HOMEBREW Digest #2588 Sat 20 December 1997

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		Digest Janitor: janitor@hbd.org
		Many thanks to the Observer & Eccentric Newspapers of 
		Livonia, Michigan for sponsoring the Homebrew Digest.
				URL: http://www.oeonline.com

  Results. PALE ALES "Hoppiest Show on Earth" Competition! (Small Change)
  Fermentation Pressure (Joe Stone)
  Phytic Acid/Whirlpool Articles (ajdel)
  re: Carboy Spigots (Sean Mick)
  Air pump filters (Edward J. Basgall)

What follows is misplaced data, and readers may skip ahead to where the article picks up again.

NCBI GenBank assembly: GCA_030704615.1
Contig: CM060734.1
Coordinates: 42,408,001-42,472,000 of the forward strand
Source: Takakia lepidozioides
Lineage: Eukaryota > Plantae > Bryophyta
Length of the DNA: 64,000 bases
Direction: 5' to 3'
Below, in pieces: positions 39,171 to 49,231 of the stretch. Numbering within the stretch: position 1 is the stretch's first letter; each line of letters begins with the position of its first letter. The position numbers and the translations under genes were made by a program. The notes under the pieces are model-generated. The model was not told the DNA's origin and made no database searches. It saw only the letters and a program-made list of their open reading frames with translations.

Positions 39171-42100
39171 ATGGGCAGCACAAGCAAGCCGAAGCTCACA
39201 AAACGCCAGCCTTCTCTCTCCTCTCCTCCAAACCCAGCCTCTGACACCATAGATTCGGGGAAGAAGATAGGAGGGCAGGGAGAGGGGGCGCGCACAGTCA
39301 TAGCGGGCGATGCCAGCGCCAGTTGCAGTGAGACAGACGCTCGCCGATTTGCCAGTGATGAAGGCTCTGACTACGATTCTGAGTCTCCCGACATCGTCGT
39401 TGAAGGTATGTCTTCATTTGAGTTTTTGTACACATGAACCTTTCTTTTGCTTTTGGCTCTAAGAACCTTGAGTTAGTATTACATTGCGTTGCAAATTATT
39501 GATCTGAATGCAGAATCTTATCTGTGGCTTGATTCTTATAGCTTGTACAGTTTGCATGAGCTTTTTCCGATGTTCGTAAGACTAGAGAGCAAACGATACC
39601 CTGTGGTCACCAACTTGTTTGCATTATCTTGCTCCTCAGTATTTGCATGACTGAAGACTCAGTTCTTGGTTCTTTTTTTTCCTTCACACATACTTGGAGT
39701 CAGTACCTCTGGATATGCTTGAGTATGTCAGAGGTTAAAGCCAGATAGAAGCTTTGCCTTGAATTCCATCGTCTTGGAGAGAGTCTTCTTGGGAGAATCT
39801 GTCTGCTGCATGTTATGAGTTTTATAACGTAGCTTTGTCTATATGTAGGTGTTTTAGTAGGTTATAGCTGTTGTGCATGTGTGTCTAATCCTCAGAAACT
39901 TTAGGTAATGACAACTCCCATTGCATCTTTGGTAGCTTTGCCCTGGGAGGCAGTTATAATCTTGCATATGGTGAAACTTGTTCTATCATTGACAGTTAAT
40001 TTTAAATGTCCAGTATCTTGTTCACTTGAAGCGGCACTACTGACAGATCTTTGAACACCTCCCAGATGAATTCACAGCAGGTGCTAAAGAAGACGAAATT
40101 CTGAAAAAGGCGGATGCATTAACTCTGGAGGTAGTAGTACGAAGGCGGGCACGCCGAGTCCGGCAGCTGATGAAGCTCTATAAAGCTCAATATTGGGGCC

marris otter defense (SClaus4688)
  Humor (Chris Cooper)
  BJCP Test Preparation (Charles Burns)
  Wine Making, Plastic Fermenters (Jack Schmidling)
  Re: Maris Otter malt..Stuck Sparge (Jim Wallace)
  Compost, Blowoff, and east vs. west. (GuyG4)
  Mash efficiency (Jason Henning)
  Re: Topping off/Adding water during the boil (Attila Thuroczy)
  Netscape 3.0 use (kathy)
  War of the Worts email address (Alan Folsom)
  Undercarbonated batch ("Spies, James")
  Glass Airlocks (Jim Anderson)
  Wassail recipe request (Tom Williams)
  RE:Nitrogen and stout taps (Kit Anderson)
  Motorizing Corona Mills/Converted Keg Fermenters (Bill_Rehm)
  Heavy Metal brew (Mike Spinelli)
  Re: A-B attacks (Graham Barron)